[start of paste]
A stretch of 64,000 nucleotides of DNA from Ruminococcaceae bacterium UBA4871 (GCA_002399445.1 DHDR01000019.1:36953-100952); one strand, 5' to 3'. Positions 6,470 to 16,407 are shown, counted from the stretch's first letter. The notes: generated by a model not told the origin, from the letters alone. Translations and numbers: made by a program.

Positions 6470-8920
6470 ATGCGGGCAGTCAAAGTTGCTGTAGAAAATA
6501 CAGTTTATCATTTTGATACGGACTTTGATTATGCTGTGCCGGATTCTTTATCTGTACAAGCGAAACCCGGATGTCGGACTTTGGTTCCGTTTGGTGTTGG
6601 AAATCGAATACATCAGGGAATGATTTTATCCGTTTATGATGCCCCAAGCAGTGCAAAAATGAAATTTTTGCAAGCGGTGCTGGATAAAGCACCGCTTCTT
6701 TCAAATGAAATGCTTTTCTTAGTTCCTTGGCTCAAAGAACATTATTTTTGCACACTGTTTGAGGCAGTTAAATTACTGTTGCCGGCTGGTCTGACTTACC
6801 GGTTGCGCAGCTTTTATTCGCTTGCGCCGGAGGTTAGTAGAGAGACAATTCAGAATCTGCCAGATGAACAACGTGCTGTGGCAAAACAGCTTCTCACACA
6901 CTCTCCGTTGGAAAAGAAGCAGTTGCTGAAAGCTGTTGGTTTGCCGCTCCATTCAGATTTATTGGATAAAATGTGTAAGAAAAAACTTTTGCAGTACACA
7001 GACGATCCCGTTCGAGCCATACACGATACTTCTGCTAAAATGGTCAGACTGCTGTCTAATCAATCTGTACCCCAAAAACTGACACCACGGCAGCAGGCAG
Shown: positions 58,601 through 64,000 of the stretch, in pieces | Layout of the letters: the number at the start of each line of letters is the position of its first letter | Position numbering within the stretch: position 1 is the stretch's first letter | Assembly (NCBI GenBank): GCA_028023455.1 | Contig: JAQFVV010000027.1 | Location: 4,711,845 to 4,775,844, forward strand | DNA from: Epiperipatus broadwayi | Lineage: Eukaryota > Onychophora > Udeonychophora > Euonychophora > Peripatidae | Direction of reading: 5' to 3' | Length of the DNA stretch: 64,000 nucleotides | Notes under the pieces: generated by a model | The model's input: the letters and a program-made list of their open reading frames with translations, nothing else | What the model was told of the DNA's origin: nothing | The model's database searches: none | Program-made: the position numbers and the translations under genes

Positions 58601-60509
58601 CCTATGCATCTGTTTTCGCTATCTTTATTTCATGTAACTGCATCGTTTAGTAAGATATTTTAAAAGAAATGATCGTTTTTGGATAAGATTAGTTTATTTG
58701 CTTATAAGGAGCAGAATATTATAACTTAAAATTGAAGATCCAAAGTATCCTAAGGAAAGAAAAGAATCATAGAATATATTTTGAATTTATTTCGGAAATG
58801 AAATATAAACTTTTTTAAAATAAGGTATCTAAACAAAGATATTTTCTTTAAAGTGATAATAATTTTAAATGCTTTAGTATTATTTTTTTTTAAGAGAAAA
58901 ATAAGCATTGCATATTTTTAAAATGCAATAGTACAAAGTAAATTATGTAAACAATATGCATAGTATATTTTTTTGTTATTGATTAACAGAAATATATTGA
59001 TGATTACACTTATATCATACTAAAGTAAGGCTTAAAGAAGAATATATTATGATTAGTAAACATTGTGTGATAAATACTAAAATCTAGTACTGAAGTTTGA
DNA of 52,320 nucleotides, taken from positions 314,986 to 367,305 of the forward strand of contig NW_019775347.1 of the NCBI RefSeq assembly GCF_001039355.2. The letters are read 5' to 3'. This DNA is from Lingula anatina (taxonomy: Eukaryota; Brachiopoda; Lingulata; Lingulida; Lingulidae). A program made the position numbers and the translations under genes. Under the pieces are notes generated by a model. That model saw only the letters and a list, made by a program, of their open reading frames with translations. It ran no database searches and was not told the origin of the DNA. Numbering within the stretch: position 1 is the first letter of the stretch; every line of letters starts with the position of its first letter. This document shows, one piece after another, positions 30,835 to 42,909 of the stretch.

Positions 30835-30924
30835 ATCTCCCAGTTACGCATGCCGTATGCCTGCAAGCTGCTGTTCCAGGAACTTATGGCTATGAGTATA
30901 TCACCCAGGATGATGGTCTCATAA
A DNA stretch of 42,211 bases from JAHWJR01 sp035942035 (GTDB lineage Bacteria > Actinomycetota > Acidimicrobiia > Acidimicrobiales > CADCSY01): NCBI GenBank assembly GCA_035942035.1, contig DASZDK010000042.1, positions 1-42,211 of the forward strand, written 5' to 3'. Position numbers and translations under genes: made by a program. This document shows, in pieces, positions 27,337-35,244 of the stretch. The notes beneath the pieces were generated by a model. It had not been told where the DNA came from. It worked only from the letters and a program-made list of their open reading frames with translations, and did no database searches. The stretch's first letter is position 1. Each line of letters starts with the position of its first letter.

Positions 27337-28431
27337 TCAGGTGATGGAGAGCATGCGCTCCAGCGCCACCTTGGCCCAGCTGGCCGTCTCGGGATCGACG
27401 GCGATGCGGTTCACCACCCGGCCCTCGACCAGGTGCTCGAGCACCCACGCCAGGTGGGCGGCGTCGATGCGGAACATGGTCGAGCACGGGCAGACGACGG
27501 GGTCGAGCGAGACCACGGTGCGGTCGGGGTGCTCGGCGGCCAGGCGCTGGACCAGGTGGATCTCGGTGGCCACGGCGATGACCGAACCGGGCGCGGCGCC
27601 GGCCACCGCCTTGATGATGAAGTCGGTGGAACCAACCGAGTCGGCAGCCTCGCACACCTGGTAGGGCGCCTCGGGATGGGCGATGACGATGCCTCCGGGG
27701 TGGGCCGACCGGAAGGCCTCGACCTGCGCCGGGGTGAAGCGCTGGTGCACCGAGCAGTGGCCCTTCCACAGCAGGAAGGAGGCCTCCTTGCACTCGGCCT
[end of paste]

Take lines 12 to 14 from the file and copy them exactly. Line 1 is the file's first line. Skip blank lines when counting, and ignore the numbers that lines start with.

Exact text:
58601 CCTATGCATCTGTTTTCGCTATCTTTATTTCATGTAACTGCATCGTTTAGTAAGATATTTTAAAAGAAATGATCGTTTTTGGATAAGATTAGTTTATTTG
58701 CTTATAAGGAGCAGAATATTATAACTTAAAATTGAAGATCCAAAGTATCCTAAGGAAAGAAAAGAATCATAGAATATATTTTGAATTTATTTCGGAAATG
58801 AAATATAAACTTTTTTAAAATAAGGTATCTAAACAAAGATATTTTCTTTAAAGTGATAATAATTTTAAATGCTTTAGTATTATTTTTTTTTAAGAGAAAA